WOLF: Well, so tell me about some of the work you do because you guys put out a newsletter and the descriptions of the kinds of community service you do, the range of it, the number of different things that you do is kind of unusual. You've really been successful in terms of being creative with your community service. I know you, in addition to a community garden, you're involved in some environmental restoration projects along the river. You work with a Jewish cemetery to help them maintain the cemetery. A lot of interesting things, so maybe you could explain and give some examples of the kind of community service you're doing, and maybe offer some insight into how you've developed such a robust program?

BARROWS: I think what I need to step back at is for 28 years I wore a hat with law enforcement, with the City of Hartford police department, so I was a police officer operating a police cruiser and I managed to have some supervisory roles. It became very evident then that we needed to do things differently. We needed to develop partnerships and collaborations with all of the different entities, all of the different organizations within the community. So, when I was fortunate enough to be offered this position as program manager of community service, my predecessor was gone so I had no one to really show me the ropes. So, I reflected back on those partnerships and back on those collaborations, and thought, my goodness, what a great idea to reach out to those individuals and say, "Hey, remember me. Here I am. I now have individuals who I want to have become re-energized and re-invested in the community. I still have my police associations, my clergy and all the different agencies, so let's develop this collaboration and really do what we can to make Hartford the beautiful place that we want it to be.” I attend community meetings. I stay involved in the community. We have neighborhood revitalization zone meetings. In doing so, I'm going to individuals, I'm saying, "Listen. On any given day I have between 35 and 40 people who are mandated to give back, so let's really make this work." I find myself meeting with individuals, representatives, from the Jewish cemetery who say, "Hey. We need help." Absolutely. I find myself meeting with Riverfront Recapture. We have presence along the river. We have presence in many of Hartford's beautiful parks.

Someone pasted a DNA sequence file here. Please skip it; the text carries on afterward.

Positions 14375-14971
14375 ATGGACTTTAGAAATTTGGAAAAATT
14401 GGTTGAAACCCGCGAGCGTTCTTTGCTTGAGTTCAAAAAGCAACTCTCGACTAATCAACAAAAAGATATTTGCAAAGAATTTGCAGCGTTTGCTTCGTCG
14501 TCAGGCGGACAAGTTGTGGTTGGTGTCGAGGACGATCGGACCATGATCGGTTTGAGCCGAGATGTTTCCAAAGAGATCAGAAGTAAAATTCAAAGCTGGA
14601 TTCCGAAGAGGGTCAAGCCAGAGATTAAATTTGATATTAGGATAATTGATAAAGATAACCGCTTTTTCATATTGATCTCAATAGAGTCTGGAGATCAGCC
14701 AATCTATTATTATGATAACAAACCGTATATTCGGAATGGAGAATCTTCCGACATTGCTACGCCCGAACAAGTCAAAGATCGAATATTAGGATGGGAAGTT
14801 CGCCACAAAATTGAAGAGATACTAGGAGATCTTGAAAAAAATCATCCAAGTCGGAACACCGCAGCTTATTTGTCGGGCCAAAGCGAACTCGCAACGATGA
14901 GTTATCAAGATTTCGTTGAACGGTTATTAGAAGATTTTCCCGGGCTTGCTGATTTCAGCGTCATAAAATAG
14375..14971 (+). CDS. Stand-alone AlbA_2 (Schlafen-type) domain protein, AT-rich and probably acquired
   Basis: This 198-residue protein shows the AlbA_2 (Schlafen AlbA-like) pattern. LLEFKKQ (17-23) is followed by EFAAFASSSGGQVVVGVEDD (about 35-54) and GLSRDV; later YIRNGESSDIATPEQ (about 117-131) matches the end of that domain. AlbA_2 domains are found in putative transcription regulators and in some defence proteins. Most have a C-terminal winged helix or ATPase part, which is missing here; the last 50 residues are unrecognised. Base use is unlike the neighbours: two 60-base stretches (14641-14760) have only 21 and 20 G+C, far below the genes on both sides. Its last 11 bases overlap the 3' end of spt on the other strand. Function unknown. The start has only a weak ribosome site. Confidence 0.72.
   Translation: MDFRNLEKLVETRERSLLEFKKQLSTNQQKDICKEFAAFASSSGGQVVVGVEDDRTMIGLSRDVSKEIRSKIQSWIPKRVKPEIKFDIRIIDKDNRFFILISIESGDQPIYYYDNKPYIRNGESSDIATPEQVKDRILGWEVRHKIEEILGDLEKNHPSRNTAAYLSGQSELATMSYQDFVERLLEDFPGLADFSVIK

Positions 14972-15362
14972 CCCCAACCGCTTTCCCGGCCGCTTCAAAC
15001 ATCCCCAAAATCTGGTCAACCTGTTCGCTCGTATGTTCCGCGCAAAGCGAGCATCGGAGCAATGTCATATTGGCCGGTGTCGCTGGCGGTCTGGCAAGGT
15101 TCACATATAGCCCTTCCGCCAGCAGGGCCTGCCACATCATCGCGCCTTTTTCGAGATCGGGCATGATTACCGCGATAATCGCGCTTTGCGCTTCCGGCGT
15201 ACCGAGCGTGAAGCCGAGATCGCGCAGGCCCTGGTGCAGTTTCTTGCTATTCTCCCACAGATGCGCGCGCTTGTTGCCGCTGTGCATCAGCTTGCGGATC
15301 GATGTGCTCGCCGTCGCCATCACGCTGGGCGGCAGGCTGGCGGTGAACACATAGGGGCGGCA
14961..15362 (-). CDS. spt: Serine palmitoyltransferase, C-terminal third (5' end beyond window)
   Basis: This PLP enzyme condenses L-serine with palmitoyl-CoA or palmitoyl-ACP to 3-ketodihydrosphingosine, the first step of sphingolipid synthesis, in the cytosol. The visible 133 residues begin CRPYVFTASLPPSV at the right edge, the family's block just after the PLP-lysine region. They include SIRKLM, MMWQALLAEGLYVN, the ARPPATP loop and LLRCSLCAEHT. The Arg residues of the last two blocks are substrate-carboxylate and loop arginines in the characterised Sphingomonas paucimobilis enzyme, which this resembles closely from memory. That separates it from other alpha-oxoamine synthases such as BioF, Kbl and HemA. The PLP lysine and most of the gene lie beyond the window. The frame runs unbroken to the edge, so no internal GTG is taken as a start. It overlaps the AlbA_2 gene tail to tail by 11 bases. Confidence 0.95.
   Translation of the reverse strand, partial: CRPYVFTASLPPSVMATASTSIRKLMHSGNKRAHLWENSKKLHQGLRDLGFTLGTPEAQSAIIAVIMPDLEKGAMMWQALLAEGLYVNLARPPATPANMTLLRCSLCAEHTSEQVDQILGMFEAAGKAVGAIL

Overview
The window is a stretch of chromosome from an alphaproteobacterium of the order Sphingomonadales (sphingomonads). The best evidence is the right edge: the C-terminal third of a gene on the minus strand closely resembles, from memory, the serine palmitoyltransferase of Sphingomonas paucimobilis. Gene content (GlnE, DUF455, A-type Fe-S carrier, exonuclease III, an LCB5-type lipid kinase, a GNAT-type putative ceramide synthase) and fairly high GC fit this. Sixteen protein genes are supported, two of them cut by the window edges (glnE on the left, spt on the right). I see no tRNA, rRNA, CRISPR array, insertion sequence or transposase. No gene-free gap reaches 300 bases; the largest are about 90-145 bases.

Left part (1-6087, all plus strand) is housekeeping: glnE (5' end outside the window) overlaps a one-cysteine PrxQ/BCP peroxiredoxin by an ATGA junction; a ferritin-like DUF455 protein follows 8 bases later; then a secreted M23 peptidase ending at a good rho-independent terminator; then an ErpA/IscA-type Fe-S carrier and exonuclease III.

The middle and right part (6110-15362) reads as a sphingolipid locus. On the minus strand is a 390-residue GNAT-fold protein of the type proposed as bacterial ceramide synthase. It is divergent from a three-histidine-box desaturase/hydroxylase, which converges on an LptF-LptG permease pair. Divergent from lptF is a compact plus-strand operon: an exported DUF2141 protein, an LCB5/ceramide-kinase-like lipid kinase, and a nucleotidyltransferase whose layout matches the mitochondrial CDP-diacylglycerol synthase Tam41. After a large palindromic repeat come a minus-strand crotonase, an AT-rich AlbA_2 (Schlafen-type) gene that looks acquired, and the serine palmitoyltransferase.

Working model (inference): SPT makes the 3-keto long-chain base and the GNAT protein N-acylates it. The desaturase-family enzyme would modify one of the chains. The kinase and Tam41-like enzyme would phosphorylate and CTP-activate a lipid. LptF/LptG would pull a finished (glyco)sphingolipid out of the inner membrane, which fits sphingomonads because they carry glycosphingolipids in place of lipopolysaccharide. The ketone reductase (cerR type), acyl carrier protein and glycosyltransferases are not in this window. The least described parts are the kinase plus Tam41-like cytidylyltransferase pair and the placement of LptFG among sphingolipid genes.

WOLF: So, what kind of- give some examples of what it is the defendants are then doing in this scenario?

BARROWS: We are doing at Ebony Horse Women which is a therapeutic equestrian center. We are working with horses. It's also an educational component of course. We're doing some gardening. We are working along the riverfront and just cleaning the river, getting it ready for the Dragon Races and cleaning out the trails, doing some gardening there. We have a presence in the parks. We were just cleaning out the playgrounds and making it beautiful. Of course we have a presence on the streets. So, just these collaborations and for me, it's being able to say, "Listen. I don't have all the answers and until we come together and have this conversation about how all of us can fit in, how all of us contribute and value the people that are involved, that's when we make the real difference."

WOLF: Have you had resistance when you approach someone and say, "Oh, I've got some defendants here. They can help." Are some people, "Well, I don't know. Is that safe?" I mean, I imagine people in addition to the union issue, I imagine there's a whole range of questions or concerns that might come up depending on the kind of work you're talking about.